In Brief

Oh, Crap! Thieves Swipe Solid Gold Toilet Worth $6M

Maurizio Cattelan’s golden throne was stolen from the Blenheim Art Foundation.

Installation view, “America” (2016), Victory is Not an Option, Maurizio Cattelan at Blenheim Palace, 2019 (photo by Tom Lindboe, all images courtesy of Blenheim Art Foundation)

While every bathroom is a crime scene, on occasion, this week the art world sighs and chuckles over the latest audacious act of art theft: the removal of “America” (2016), the solid gold, functioning lavatory by Italian artist Maurizio Cattelan, which until the early morning of Saturday, September 14, was installed in a wood-paneled bathroom at Blenheim Palace — birthplace of Winston Churchill and host to Victory is Not an Option, a massive solo exhibition of Cattelan’s work. The toilet, reportedly worth £4.8 million (~$5.96 million), was torn from the fixtures that enabled visitors to the exhibit to relieve themselves into a work of art. Though I think we can all agree that the only appropriate thing to do with a solid gold art world toilet is rail lines of coke off the tank.

The Blenheim Art Foundation, unsurprisingly, failed to see either humor or irony in the situation. Founder Lord Edward Spencer-Churchill released a statement expressing shock and dismay at the theft, and a determination to work with police “to restore the artwork to the exhibition as soon as possible.” Arguably, the policy of allowing the bathroom for private use, with a closed but unlocked door guarded by an attendant, enabled the thieves sufficient time to case the joint. GEEZ MOM I NEED A MINUTE IN HERE, THIS IS PRIVATE, the thief presumably shouted, while loosening plumbing fixtures.

Disaster strikes! The scene following the theft of Maurizio Cattelan’s solid gold toilet, “America,” from the Blenheim Palace bathroom where it was installed as part of a solo exhibition.

Blenheim Palace CEO Dominic Hare released the following press statement:

When you show the finest art to everyone, to the audience it was made for, you take a risk.

Almost always that risk is worth taking. We say that even today.

We hope against hope that we can recover this precious work of art. It is deeply ironic that a work of art portraying the American Dream and the idea of an elite object made available to all should be almost instantly snatched away and hidden from view.

We hope that the wonderful work of our dear friend Maurizio Cattelan becomes immortalised by this stupid and pointless act.

We are truly grateful for the support and work of all at Thames Valley Police.

As reported by the Guardian, Thames Valley police believe a gang of thieves using at least two vehicles were responsible for the theft and a 66-year-old man arrested on Saturday remains in police custody.

The toilet was installed within an unlocked bathroom, guarded during visiting hours by an attendant, for 20 bookable three-minute visitor spots per hour.

The trouble with the darkest-timeline state of the world these days is that irony and satire begin to lose their edge, when reality becomes more hyperbolic than the work presented by artists to mirror the absurdity of society. Cattelan originally installed America at the Guggenheim, in a kind of Duchampian nose-thumb to the art market … but people lined up by the tens of thousands to use it. Perhaps the art world and landed gentry of Blenheim Palace were so tickled with gold as a symbol, that they forgot about its value as a commodity — a value that is more than a significant portion of the world’s population will make in their lifetime. There is a kind of audacity to loosely guarding a literal pile of gold, based on the social pact of veneration for works of art — especially when the artist has intentionally obscured and debased the material that has cost innumerable real lives through the centuries, and continues to do so today.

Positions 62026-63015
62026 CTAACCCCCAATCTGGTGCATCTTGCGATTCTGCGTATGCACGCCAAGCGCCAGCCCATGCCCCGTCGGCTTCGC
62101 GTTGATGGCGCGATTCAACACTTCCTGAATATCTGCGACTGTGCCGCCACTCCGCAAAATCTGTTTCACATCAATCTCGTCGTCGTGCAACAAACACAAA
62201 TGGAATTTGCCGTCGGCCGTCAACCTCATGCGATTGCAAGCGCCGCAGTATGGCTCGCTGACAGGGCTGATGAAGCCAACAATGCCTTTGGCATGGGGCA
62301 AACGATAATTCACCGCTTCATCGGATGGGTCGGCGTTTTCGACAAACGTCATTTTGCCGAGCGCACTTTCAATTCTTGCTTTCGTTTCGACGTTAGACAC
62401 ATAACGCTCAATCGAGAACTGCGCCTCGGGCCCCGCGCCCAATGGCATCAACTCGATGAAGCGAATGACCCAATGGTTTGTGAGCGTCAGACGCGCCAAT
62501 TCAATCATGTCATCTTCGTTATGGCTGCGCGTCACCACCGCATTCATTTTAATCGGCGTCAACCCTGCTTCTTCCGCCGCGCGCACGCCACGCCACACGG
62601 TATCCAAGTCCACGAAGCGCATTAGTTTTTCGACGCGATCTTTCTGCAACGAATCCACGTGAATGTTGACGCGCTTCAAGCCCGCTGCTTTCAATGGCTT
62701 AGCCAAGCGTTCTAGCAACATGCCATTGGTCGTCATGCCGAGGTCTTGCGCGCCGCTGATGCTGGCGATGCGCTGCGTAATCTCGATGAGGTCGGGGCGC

But perhaps that’s too heavy a note for the endlessly hilarious potential of bathroom humor. Cattelan, for his part, seems amused by the theft, deflecting speculation that he somehow orchestrated it as a publicity stunt. At the end of the day, one must give grudging respect to anyone willing to heist a toilet — it’s honest labor in the midst of a dishonest day’s work. In this case, the old truism about plumbers might be extended to art thieves: your shit is their bread and butter.

Victory is Not an Option continues at Blenheim Palace through October 27.

Update 9/19/19 1:00pm: Thames Valley Police in London has arrested a second suspect in the theft of Maurizio Cattelan’s “America” (2016) from Blenheim Palace. A 36-year-old man from the British town of Cheltenham was arrested on suspicion of conspiracy to burgle and had been released under investigation, the police said. The first suspect, a 66-year-old man who was arrested on the day of the theft, was released on bail until October. Still unable to locate the stolen toilet, police asked the public to contact officers if they have any information on the heist.

“‘America’ was the one percent for the 99 percent, and I hope it still is,” Cattelan wrote the New York Times in an email. “I want to be positive and think the robbery is a kind of Robin Hood-inspired action.”

Update 10/23/19 3:33pm: Three suspects — 35-year-old man, a 34-year-old man, and a 36-year-old woman — were arrested on suspicion of conspiring to burgle Maurizio Cattelan’s solid gold toilet from Blenheim Palace, BBC reports.

Fine Art Specie Adjusters, the palace’s insurance company, says they may offer up to £100,000 (~$129,000) for its return.

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